I’ve recently completed a literature review on the topic of Massively Open Online Courses (and, more specifically, whether there is compelling data-based analytics that support the investment in such a platform). What has resulted from my initial review is a curious new learning theory: connectivism, devised by Siemen and Downes, which supports the use of MOOCs from a theoretical standpoint. Here is an excerpt from my review:
Initial keyword searches of “MOOC” both on the web and within academic journal search engines revealed a consistent theoretical framework behind the MOOC: connectivism. In fact, Clarà and Barberà (2013) revealed that some in the field have begun to classify two types of MOOCs: cMOOC (or connectivist MOOC) and xMOOC (other types). The xMOOC doesn’t necessarily use a particular pedagogical strategy, although Clarà and Barberà found that a behaviorist approach is normal in those “non-connectivist” MOOCs.
Why identify connectivism beyond the three most widely-recognized pedagogical concepts of constructivism, behaviorism, and cognitivism? Siemens and Downes (as cited in Clarà and Barberà) rationalize that traditionally, knowledge is a thing; that is, a representation of what a person can create or appropriate. Web 2.0 and associated technologies create a multiplicity of perspectives and therefore do not mesh with the thingness of knowledge. Siemens and Downes, in response, proposed a new learning theory: connectivism. Connectivism demonstrates the following two key concepts in digital learning (Clarà & Barberà, 2013):
- “…Knowledge is subsymbolic, and that representations are just epiphenomena of knowledge, but not its matter.” In other words, knowledge is a representation of the recognition of association of patterns.
- “These neuronal associative patterns are caused by the learner’s recognition of associative patterns between informational entities (named nodes) located outside the learner and organized in a network. In the Web 2.0 environment, the nodes would be people, materials, and tools that the learner connects to.”
Mackness, Mak, and Williams (2010) studied the Connectivism and Connected Knowledge course offered by Siemens and reported the participants’ reactions, especially with regard to the concept of connectivism. They wrote, “…participants [experienced] the principles of connectivism – autonomy, diversity, openness and connectedness in practice. Our findings suggest that these might all be achievable in a complex learning network, but in a course (as opposed to a network), particularly a massive open online course, they can be compromised.” What’s especially relevant about this connectivism study is that it took participant feedback and compared it to successful outcomes in the course itself.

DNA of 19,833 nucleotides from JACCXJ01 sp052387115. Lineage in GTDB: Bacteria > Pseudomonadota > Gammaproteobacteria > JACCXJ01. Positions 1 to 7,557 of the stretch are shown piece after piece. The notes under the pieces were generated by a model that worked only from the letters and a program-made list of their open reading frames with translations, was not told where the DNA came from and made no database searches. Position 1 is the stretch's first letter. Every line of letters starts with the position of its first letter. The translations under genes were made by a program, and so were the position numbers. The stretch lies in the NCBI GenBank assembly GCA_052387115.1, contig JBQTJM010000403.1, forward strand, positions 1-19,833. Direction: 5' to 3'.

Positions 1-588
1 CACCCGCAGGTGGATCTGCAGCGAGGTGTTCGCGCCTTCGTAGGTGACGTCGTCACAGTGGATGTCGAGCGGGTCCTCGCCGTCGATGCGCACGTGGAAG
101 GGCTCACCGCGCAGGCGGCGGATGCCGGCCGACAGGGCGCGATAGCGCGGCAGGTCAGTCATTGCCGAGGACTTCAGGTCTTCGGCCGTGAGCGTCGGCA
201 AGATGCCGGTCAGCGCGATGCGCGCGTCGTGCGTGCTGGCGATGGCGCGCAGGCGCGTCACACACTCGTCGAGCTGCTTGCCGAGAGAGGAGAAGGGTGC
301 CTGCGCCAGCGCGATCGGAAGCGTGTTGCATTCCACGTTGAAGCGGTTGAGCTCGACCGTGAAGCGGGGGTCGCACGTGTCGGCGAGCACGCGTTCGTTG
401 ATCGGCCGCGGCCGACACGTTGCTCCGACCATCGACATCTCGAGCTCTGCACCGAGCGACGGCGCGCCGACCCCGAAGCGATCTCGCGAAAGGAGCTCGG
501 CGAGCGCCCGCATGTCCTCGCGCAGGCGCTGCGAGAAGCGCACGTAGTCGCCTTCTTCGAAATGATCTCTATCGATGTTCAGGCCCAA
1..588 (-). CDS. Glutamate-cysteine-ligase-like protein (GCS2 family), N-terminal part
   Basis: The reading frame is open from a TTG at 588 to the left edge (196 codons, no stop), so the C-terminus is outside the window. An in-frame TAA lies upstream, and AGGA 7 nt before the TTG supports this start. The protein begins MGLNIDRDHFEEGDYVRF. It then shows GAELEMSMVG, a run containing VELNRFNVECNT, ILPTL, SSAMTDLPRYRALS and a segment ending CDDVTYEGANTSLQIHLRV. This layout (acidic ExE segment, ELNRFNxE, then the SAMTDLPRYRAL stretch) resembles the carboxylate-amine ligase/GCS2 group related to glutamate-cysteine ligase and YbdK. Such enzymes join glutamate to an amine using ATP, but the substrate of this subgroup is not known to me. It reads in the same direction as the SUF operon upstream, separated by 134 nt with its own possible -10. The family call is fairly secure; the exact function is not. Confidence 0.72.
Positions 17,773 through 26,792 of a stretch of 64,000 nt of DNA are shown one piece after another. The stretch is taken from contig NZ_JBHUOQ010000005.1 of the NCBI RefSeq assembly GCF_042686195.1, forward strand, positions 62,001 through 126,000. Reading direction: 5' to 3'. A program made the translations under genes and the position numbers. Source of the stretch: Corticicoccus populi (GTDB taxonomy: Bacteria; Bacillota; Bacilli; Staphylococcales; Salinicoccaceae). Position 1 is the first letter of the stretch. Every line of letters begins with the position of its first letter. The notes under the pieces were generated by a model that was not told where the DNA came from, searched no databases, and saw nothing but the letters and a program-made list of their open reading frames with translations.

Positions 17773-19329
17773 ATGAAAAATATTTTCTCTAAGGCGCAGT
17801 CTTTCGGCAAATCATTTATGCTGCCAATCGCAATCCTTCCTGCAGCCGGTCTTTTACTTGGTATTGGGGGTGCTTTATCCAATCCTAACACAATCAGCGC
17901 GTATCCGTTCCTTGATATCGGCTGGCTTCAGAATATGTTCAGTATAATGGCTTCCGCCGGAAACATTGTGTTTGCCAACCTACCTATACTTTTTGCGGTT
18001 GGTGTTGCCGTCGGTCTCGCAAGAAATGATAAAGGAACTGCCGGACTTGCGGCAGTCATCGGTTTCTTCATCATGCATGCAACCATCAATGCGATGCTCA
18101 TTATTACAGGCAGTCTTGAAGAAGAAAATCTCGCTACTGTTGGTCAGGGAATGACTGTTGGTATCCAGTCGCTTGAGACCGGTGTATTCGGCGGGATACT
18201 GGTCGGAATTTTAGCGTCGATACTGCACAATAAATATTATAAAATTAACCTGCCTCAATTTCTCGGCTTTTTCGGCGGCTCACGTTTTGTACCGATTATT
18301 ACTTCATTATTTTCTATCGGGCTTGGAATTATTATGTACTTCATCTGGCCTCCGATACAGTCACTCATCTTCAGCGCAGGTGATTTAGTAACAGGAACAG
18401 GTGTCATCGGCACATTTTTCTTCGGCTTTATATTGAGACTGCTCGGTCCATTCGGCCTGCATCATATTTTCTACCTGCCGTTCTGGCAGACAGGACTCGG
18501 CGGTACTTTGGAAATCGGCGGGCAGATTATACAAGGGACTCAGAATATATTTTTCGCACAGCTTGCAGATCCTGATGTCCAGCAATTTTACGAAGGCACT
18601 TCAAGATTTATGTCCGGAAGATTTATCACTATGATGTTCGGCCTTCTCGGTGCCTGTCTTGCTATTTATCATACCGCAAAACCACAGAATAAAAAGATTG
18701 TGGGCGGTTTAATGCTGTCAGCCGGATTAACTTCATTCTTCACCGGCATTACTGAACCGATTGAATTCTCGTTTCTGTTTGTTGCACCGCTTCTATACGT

Although the course was specifically tackling the topic of connectivism, because Mackness, Mak and Williams equated connectivism with MOOCs, the results are some of the few and far between evidence-based dialogues on the subject. “It may be true that all learning begins with a connection, but connectivity itself is not a sufficient condition for connectedness or interactivity,” they found.
Clarà and Barberà (2013), meanwhile, dispute the psychological underpinnings of connectivism. They posit that the theory itself is a learning paradox: how does one recognize a pattern if one doesn’t know there is a pattern to be recognized? If one does recognize the pattern, how should he or she know the significance of the pattern? Practically, without leadership and direction, students without the ability to self-regulate at an advanced level feel lost.
Secondly, they propose, the node theory of connecting with another human being is not a binary on-off switch. Rather, building of relationships is a fluid concept that grows (and wanes) as a dynamic process. The authors characterize this fault as underconceptualization of relationships and connections.
Finally, Clara and Barbera claim that connectivism doesn’t explain concept development. As with connecting nodes, learners do not understand concepts as a binary: learning psychology for decades has supported continued growth of the understanding of a concept. A 12-year-old does not understand a concept the same way that he or she did at age four. In the twentieth century, associationism was abandoned for this very reason (in the Vygotskian tradition of cultural psychology).
Even with their critique of connectivism as a theory, Clarà and Barberà don’t call for the abandonment of MOOCs entirely. They urge that a new and adequate pedagogy be developed for xMOOCs.
Connectivism is not without its champions. Rodriguez (2012) characterizes one of the case studies of a cMOOC as a success (although surreptitiously quoting Siemens, the thought-leader behind connectivism, is not terribly convincing). With a lower drop-out rate compared to the Stanford-style courses and a peer model, Rodriguez concludes that though the experience for participants was different, it was still valuable.
Clarà, M., & Barberà, E. (2013). Learning online: Massive open online courses (MOOCs), connectivism, and cultural psychology. Distance Education, 34(1), 129-136. doi:10.1080/01587919.2013.770428
Mackness, J., Mak, S., & Williams, R. (2010). The ideals and reality of participating in a MOOC. Paper presented at the Seventh International Conference on Networked Learning, Aalborg, Denmark. Retrieved from website: http://www.lancs.ac.uk/fss/organisations/netlc/past/nlc2010/abstracts/PDFs/Mackness.pdf
Rodriguez, C. (2012). MOOCs and the AI-Stanford like courses: Two successful and distinct course formats for massive open online courses. European Journal of Open, Distance and E-Learning, 23(1). Retrieved from website: http://www.eurodl.org/materials/contrib/2012/Rodriguez.pdf